Before the COVID-19 crisis hit, it’s fair to say that energy poverty was not at the top of the agenda in Slovakia writes Petra Cakovska of the Slovakian consumer organisation, Spoločnosť ochrany spotrebiteľov (S.O.S.) Poprad.
We conducted a questionnaire on the topic in Slovakia and the reactions were very mixed. A lot of people denied the very existence of energy poverty. This is worrying as, according to the Statistical Office of the Slovak Republic, energy poverty is an issue affecting one in six Slovaks. What’s more, Slovaks spend the largest proportion of their wages on energy bills of all EU countries.
Our questionnaire was followed by the publishing of the long-awaited Slovakian energy regulator’s report, which after having been ‘ping-ponged’ between ministries for years, finally created a definition of energy poverty.
Fast forward to February 2020 and parliamentary elections meant a new government, more or less exactly as the pandemic started to rage in Slovakia and across Europe.
The new government represented fresh political leadership for the country, with a progressive economy minister. It was an opportunity to raise awareness with the new government about the problems of energy consumers caused by COVID-19, especially of vulnerable groups, whose ranks are unfortunately growing due to the crisis. This includes families, where a parent lost work because of COVID-19, single-parent-families as well as senior citizens (especially those in rural areas in very energy-inefficient houses).
Almost at the same time, we sent the ministry a letter with suggestions for measures to help vulnerable energy consumers. They subsequently announced a moratorium for disconnections and a ‘no-sanction’ policy for the late payment of energy bills for two months. The legislation, which would have created these new rules was set to be introduced imminently.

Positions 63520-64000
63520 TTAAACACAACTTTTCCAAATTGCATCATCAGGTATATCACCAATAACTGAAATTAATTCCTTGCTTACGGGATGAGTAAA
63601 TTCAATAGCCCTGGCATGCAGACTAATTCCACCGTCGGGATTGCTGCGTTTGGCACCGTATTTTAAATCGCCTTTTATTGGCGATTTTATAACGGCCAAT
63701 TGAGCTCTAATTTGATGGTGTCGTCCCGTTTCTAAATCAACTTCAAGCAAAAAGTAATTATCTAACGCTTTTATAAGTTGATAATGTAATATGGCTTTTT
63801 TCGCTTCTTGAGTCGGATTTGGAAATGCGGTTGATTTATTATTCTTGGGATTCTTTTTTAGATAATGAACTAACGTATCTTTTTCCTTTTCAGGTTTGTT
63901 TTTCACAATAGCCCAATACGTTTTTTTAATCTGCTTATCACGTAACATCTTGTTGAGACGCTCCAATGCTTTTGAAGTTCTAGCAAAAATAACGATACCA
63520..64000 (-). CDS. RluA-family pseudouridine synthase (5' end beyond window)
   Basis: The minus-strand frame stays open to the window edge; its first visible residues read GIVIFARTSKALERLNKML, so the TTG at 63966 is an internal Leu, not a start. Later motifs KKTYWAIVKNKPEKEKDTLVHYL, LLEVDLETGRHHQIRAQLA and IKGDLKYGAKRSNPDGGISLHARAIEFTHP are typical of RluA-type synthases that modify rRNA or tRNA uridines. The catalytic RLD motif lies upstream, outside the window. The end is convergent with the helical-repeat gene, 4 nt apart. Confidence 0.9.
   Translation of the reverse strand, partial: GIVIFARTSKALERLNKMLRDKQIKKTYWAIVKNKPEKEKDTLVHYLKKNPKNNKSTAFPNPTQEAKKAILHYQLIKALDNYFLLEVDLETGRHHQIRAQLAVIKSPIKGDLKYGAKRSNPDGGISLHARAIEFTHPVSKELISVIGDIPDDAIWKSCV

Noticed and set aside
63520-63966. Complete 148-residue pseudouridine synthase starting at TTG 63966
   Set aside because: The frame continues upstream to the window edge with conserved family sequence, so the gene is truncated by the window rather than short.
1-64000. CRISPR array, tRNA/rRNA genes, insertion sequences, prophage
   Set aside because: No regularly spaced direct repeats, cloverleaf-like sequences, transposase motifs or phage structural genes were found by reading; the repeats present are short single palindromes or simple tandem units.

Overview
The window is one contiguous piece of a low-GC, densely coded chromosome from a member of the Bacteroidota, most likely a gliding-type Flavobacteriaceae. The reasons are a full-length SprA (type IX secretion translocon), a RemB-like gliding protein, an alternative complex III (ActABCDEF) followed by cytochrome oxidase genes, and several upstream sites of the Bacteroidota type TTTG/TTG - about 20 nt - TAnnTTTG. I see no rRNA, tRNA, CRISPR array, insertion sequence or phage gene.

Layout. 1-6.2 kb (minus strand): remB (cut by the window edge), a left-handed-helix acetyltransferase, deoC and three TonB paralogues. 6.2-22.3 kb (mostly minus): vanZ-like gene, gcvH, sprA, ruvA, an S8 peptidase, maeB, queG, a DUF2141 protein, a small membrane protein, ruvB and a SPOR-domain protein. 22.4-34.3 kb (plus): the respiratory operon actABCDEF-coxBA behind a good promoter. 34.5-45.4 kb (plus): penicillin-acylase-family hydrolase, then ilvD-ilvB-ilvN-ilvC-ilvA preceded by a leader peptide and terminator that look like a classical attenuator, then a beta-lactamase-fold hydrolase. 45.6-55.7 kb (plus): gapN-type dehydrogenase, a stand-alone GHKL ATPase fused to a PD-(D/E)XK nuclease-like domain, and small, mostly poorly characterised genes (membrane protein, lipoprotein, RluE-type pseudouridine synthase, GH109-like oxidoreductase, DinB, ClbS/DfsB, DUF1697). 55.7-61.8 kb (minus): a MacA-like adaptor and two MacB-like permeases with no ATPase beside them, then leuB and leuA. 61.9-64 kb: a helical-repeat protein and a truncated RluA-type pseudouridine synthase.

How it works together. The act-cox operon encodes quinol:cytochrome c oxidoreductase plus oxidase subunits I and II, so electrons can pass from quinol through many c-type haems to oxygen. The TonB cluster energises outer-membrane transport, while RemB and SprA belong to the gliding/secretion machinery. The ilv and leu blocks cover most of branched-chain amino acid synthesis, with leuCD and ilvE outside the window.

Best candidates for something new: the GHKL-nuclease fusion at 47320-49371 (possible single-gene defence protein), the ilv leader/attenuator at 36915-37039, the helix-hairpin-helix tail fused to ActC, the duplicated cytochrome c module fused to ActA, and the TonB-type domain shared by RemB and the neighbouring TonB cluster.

But the weeks passed and there was still no legislation. Then, at the end of April, we discovered that the Slovak Government would introduce neither the disconnection moratorium nor the no-sanction-policy for bills.
However, we expect that energy suppliers will show solidarity and deal with each case sensitively and should be helpful and flexible when consumers ask for an individual payment calendar agreement. We are monitoring the market and action will be taken immediately if needed.
By the end of April, a press release from the ministry of economy made a brief reference to energy poverty. We would like to believe that this is an achievement. The press release stated that post-COVID-19, as part of the government’s new programme, more attention will be paid to ensure lower energy prices for consumers together with targeted measures to reduce energy poverty.
By May, the pandemic has fortunately so far had a relatively mild impact in Slovakia and the government is ramping down its emergency measures. Shops, hotels and churches are open again for the public. There are still people who deny that energy poverty exists in Slovakia, but now we have new clear data to create fresh momentum for the STEP project to deal with the issue in the future.